Missing from state plans to distribute the COVID-19 vaccine: money to do it

With the prospect that a coronavirus vaccine will become available for emergency use as soon as next month, states and cities are warning that distributing the shots to an anxious public could be hindered by inadequate technology, severe funding shortfalls and a lack of trained personnel.

While the Trump administration has showered billions of dollars on the companies developing the vaccines, it has left the logistics of inoculating and tracking as many as 20 million people by year’s end — and many tens of millions more next year — largely to local governments without providing enough money, officials in several localities and public health experts involved in the preparations said in interviews.


Public health departments, already strained by a pandemic that has overrun hospitals and drained budgets, are racing to expand online systems to track and share information about who has been vaccinated; to recruit and train hundreds of thousands of doctors, nurses and pharmacists to give people the shot and collect data about everyone who gets it; to find safe locations for mass vaccination events; and to convince the public of the importance of getting immunized.

The federal Centers for Disease Control and Prevention have sent $200 million to the states for the effort, with another $140 million promised in December, but state and local officials said that was billions of dollars short of what would be needed to carry out their complex plans.


“We absolutely do not have enough to pull this off successfully,” said Dr. Thomas E. Dobbs III, the state health officer of Mississippi. “This is going to be a phenomenal logistical feat, to vaccinate everybody in the country. We absolutely have zero margin for failure. We really have to get this right.”

Health departments have asked Congress for at least $8.4 billion more for “a timely, comprehensive, and equitable vaccine distribution campaign”; the CDC director, Dr. Robert Redfield, has said that at least $6 billion is needed. But negotiations for further funding are caught up in the stalemate between House Democrats and the Trump administration over the coronavirus stimulus bill.

“There’s a lot of anxiety,” said Rebecca Coyle, executive director of the American Immunization Registry Association, which has been helping states prepare. “I don’t think we are ready today.”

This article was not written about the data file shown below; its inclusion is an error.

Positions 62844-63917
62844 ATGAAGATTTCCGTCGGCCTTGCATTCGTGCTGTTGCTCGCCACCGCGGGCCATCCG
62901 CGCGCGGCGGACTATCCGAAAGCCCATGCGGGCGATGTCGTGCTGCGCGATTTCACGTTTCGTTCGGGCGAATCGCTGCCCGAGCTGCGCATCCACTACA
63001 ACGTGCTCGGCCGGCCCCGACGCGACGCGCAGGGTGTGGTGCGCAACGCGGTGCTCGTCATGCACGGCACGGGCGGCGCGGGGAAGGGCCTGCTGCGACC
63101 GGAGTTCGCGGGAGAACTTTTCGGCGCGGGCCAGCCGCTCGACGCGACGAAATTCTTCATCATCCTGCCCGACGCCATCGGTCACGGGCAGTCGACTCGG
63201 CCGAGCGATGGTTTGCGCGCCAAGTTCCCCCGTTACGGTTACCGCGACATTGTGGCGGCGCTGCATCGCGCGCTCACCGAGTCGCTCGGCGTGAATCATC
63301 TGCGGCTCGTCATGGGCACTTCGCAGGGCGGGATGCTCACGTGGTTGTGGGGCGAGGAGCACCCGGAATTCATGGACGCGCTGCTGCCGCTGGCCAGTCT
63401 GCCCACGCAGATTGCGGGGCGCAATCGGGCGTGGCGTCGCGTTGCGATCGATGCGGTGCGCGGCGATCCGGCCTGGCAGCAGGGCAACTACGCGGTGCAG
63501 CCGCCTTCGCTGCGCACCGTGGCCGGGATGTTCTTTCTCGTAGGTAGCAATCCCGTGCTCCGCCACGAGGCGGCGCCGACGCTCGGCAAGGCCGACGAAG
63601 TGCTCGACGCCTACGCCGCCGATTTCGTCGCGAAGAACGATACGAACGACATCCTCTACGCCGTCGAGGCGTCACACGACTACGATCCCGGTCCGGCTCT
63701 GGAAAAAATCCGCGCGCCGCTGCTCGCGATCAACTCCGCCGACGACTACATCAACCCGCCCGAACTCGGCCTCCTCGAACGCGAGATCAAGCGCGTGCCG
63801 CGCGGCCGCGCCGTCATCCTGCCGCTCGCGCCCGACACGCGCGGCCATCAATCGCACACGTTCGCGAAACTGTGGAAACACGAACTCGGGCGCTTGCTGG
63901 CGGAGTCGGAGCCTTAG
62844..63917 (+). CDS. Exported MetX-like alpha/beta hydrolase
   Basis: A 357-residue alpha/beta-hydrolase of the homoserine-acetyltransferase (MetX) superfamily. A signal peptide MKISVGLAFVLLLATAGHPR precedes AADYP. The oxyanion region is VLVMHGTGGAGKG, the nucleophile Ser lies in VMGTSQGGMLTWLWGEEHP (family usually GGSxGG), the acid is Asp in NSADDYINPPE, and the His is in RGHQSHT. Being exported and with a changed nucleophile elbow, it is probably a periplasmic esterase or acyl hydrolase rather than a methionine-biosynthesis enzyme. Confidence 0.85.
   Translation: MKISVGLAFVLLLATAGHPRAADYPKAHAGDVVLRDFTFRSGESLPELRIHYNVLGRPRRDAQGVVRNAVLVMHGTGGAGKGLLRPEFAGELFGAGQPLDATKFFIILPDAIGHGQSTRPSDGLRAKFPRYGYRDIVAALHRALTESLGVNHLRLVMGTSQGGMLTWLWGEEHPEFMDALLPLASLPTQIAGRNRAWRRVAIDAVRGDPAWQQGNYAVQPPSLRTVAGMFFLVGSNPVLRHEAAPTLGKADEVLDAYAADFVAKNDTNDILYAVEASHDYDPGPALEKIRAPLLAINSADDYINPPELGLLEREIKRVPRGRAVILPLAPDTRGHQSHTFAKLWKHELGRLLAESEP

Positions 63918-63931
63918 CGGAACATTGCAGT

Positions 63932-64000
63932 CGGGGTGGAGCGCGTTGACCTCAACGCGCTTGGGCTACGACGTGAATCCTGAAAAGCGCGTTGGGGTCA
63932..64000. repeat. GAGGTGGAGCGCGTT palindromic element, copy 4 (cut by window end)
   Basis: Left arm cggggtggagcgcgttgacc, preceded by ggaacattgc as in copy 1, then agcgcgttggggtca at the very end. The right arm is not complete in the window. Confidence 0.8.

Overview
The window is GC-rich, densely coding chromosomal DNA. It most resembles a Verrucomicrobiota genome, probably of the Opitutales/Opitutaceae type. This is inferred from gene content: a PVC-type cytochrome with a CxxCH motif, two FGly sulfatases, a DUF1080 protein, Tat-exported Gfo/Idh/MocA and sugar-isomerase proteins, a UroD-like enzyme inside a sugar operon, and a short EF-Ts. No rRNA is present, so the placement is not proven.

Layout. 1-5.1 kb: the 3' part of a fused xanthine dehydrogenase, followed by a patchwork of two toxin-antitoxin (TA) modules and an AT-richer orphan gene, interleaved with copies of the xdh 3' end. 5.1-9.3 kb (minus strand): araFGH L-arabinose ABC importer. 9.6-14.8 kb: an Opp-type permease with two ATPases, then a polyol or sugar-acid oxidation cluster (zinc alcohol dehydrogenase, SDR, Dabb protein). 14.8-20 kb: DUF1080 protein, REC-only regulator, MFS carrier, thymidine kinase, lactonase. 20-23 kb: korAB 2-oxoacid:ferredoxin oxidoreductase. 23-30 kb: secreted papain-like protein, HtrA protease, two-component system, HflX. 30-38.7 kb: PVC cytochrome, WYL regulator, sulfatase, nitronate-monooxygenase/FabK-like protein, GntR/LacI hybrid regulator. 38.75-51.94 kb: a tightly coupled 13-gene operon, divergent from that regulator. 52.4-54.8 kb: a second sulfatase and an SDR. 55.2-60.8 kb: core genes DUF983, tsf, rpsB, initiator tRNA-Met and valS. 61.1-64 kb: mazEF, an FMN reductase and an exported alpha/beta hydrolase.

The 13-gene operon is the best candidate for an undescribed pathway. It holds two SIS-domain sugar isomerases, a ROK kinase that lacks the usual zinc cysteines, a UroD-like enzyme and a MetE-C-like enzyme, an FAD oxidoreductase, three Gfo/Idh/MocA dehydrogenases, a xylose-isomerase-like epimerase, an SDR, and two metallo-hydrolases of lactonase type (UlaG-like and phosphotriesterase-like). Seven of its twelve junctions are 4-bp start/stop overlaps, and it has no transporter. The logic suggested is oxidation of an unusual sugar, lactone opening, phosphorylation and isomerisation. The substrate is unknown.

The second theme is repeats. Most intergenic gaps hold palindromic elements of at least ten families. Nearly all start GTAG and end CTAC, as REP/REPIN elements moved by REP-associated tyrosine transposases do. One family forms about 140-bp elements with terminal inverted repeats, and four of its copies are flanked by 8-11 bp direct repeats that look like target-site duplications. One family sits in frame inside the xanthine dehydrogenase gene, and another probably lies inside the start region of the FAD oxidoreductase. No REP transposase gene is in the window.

Congress has allocated $10 billion to Operation Warp Speed, the federal effort subsidizing vaccine companies' clinical trials and manufacturing costs. Dr. Mandy Cohen, the secretary of health and human services in North Carolina, said her state had received just $6 million for distributing and promoting the shot. She expects $3 million more by the end of the year and called the money “a down payment” for what is likely to be $30 million worth of work over the first year of vaccine distribution.

Dr. Nirav Shah, director of the Maine Center for Disease Control and Prevention, said that more than anything, insufficient funding would slow the rate of vaccination, particularly among disadvantaged populations that are harder to reach.

“The speed at which we vaccinate the population in Maine is directly dependent on the funding,” he said. “We will still get the job done, but it will take longer if I can’t train the people to give it.”

An undated photo provided by the German pharmaceutical company BioNTech shows a vial of BNT162, the COVID-19 vaccine candidate developed with Pfizer.

There are myriad other costs too — including, Shah noted, paying for secure convoys to transport the vaccine once it gets to states.

“We can’t just throw it into Bob’s pickup truck and drive it down the road,” he said.


One official working on distribution plans at the CDC, who did not have authorization to speak publicly, said the slow drip of money had made it difficult for states to carry out plans and to hire for vaccine-related jobs.

“It’s unfortunate and inefficient to do it this way,” the official said.

Preliminary plans that almost every state has shared with the CDC offer a glimpse of urgent preparations for a mass vaccination campaign larger than the United States has never seen. Although the vaccine will be available to only a very small slice of Americans at first, probably starting with health care workers, access could expand rapidly over the first half of 2021.

Michigan is enlisting pharmacies to tell their customers with chronic conditions — like diabetes, asthma and high blood pressure — about the vaccine, as they will be prioritized to get it. Tennessee is recruiting more than 1,000 volunteer doctors and nurses to help administer the vaccine initially. Nebraska is making plans to promote it on gas station video screens and in robocalls. New Hampshire — the only state without an online immunization registry — is scrambling to build one to track which residents have received the shot and to report the information to the CDC.

The first vaccine that is likely to be authorized by the Food and Drug Administration, made by Pfizer, comes with especially daunting logistical challenges, including the fact that every recipient will need a booster shot three weeks after the initial dose. Keeping track of which people need the follow-up dose, and getting them to return for it, are among the steepest hurdles that public health officials face. So is a requirement that providers report, for every dose administered, demographic and other data to their state within 24 hours; states, in turn, will quickly report it to the CDC.

A new federal platform, called the Immunization Gateway, aims to connect state vaccine registries so they can share information with one another — for example, if someone gets an initial coronavirus vaccine in New York and then goes to Florida for the winter, a doctor there can look up that person’s first dose information in order to give the correct second dose. But most registries have not yet connected to the platform. Between that and another new federal platform to track vaccines, public health officials are haunted by the spectacular crash of, the federal online insurance marketplace set up under the Affordable Care Act, when it went live in 2013 after being finished in a rush.